I've been programming for about 5 years now and I have just started my first professional development job. One thing I have noticed since I started is that programming can be very uncomfortable, especially for tall people like myself.

As I have started to do more and more programming I have started to get a sore back, a painful shoulder, sore elbows from leaning on the desk etc.

Much of this is down to bad habits like slouching in my seat and bad posture (which I am trying to fix), however I was wondering what tips people have to help avoid or alleviate common problems which can easily occur to any programmer.


EDIT - Loads of great suggestions so far - main points seem to be monitor height, chair quality, exercising/breaks and cushioning your elbows. Thanks - any other ideas would be much appreciated.

+6  A: 

Jeff had a very nice article about the best in quality chairs. Hope it helps

Ólafur Waage
Your right - good article. My current chair is rubbish with no arm rests. I'll need to look into getting a better one. Some of the chairs in that article look great!!!Thanks alot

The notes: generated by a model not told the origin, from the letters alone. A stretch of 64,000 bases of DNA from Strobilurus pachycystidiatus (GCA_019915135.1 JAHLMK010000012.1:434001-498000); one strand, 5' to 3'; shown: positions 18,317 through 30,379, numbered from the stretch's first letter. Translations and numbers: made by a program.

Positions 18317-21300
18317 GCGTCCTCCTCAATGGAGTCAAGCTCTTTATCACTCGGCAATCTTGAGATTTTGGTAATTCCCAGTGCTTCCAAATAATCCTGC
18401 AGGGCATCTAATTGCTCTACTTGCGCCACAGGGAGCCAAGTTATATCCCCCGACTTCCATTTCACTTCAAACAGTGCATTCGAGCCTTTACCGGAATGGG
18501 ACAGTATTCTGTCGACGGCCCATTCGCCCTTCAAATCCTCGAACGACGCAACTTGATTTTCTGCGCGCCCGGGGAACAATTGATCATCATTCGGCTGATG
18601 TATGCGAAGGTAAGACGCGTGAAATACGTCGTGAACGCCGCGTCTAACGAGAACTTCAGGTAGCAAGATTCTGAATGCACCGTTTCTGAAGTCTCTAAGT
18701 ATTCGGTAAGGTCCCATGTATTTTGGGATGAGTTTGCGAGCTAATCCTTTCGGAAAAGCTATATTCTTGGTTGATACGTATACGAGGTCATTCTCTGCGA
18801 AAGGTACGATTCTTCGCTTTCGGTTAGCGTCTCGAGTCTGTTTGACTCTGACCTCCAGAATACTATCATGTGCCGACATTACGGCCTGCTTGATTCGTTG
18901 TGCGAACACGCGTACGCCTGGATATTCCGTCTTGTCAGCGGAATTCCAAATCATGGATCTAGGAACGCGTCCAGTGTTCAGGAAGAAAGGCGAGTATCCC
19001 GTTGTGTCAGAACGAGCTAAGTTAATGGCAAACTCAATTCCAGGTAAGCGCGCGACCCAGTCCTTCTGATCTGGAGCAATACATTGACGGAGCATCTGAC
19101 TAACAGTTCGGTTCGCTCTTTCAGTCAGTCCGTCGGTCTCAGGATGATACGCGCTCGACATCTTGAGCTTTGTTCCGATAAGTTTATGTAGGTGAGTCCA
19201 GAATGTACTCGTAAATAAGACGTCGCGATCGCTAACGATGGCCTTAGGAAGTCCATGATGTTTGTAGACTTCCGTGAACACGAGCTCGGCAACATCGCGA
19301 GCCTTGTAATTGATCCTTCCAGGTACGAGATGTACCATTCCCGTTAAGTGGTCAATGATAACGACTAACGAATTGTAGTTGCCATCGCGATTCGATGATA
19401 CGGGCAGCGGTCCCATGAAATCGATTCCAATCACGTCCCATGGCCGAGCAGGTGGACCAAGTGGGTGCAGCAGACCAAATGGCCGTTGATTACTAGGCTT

You are welcome :)
Ólafur Waage
I have yet to find a chair that goes high enough for me to get the 90 degree angles. I'm not really very tall either (just 6'2"), wondering how people that are actually tall handle it?
Brian Knoblauch
@Brian Knoblauch: 6'2" isn't tall?

I'd say the best thing is to get out of that chair every once in a while and walk around...

+17  A: 
  • Get a decent chair.
  • Walk around from time to time (don't use the phone for inhouse calls).
  • Stretch!
Ergonomic chair!
+3  A: 

I have folded two towels to put under my elbows. Makes me look like a weirdo but it's very comfortable. Also, use the keyboard as much as possible - if you're in Visual Studio, look at something like ViEmu to make keyboard usage more comfortable.